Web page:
[The Pythons] have a singular genius for making nonsensical fun of all who are pompous, pretentious, humorless, or boring, or who take themselves too seriously. In short, people like me…. Since having watched Monty Python's TV election returns, I haven't been able to watch American TV election returns … without having to suppress a slight case of the giggles. They do that to you, the Pythons—so hilariously lampoon something like TV election returns that the real thing forever after seems strangely ludicrous.
Unlike almost all other comedians these days, on TV or elsewhere, the Pythons are shamelessly willing to go in for absolute nonsense—to dress up in women's clothes, to talk in non sequiturs, and to be not only utterly silly but also often in outrageously bad taste…. "Undergraduate humor," scornfully say the Pythons' critics, but there is such off-the-wall originality and intelligence in most of what they do that it might better be called "overgraduate humor."
To watch a typical half-hour of Monty Python's Flying Circus is a bit like making a dizzying journey through a surreal fun house. Mixing filmed sketches that rarely last longer than a minute or two with bizarre pieces of animation, the program leaps wildly about in time and place…. Nothing is sacred to the Pythons, certainly not the church, the British Government, the Royal Family or even the wines of Australia, and there is something in their programs to offend virtually everyone. Also, with talk of bums, bottoms, private parts and a variety of bodily functions, often punctuated by what are euphemistically called rude noises, the Pythons are frequently almost schoolboyishly vulgar. Yet part of their infinite charm is that they're willing to try almost anything and to lampoon just about anyone.
To their further credit, the Pythons have neatly solved an artistic problem that has been plaguing the writers of comic sketches ever since the form was invented—i.e., how to find an ending to a sketch that will top it with a bigger laugh than all that has gone before. And their solution to the problem is simplicity itself—they don't end a sketch but instead stop it in mid-sentence whenever it appears to have worn out its comic welcome. (pp. 34-5)
A considerable number of the sketches are parodies of TV programs, especially of news, panel, interview and audience-participation shows. As an example there is "Interesting People," on which an egregiously smarmy host … introduces such "interesting people" as Ali Kazan, "an Egyptian who is stark raving mad," Ken Duff, "the most interesting man in Dorking," whose hobby is shouting and a man who, by coughing directly into their faces, "can give influenza to cats."… In the best tradition of the Pythons, "Interesting People" is utter nonsense, and yet, like so many of their sketches, it is also a devastatingly accurate parody—in this case, of the sort of TV audience-participation shows that have been putting bricks to sleep in Britain and the United States ever since television came along. (p. 35)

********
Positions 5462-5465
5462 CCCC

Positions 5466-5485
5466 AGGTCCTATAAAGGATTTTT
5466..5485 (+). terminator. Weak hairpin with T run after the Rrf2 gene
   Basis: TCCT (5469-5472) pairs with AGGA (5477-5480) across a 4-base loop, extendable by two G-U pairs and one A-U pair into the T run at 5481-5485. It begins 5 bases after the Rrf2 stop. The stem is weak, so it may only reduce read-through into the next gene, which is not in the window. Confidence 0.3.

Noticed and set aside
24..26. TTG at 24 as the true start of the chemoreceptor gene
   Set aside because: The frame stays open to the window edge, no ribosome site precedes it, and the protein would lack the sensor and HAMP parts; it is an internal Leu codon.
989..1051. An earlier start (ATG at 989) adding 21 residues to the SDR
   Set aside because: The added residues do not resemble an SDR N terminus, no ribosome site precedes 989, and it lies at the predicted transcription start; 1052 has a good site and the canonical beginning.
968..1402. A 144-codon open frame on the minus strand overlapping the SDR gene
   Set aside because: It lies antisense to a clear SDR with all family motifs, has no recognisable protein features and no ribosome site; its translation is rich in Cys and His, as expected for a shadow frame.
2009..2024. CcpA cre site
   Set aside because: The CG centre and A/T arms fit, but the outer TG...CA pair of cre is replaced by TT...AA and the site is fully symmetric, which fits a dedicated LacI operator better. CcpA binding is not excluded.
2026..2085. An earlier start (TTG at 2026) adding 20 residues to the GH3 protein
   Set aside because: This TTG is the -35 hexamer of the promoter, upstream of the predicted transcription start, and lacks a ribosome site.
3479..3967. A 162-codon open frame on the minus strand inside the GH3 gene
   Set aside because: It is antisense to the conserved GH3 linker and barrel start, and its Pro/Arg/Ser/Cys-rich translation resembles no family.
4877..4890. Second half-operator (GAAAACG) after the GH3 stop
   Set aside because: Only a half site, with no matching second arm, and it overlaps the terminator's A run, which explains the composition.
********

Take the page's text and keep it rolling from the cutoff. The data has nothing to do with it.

Why, I've been asked, do you think the Pythons are funny? Well, if comedy is surprise, the sudden intrusion of the incongruous and totally inappropriate, then the Pythons are unquestionably funny, for everything that they do and say is unexpected, incongruous and often outrageously inappropriate. Of course, I'd have to concede that they're not always funny—when one of the sketches is bad, in fact, it's godawful, although even at their worst they can never be accused of being trite or unoriginal. I realize, too, that there are people around who don't find anything in the least funny about the Pythons. But...
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most of those who don't like the Pythons, I've observed, tend to be rather stuffy types—certified public accountants, corporation lawyers, Wall Street lawyers and others of the humorless sort…. In short, they are exactly the kind of pompous Americans whose British counterparts are made fun of by the Pythons, and who thus perhaps feel threatened by the Pythons. On the other hand, even someone with a fairly lively sense of humor has to have a high tolerance for nonsense in order to find the Pythons funny and maybe also has to be something of an Anglophile. For there is a tradition in England of nonsense—from Lewis Carroll to "The Goon Show" to Peter Cook and Dudley Moore—that pretty much doesn't exist in this country outside of the Marx Brothers' movies and the writings of Robert Benchley or, to a degree, S. J. Perelman and Woody Allen.
But now perhaps, [the American public] is at last ready to embrace nonsense. (p. 36)
Thomas Meehan, "And Now for Something Completely Different," in The New York Times Magazine (© 1976 by The New York Times Company; reprinted by permission), April 18, 1976, pp. 34-6.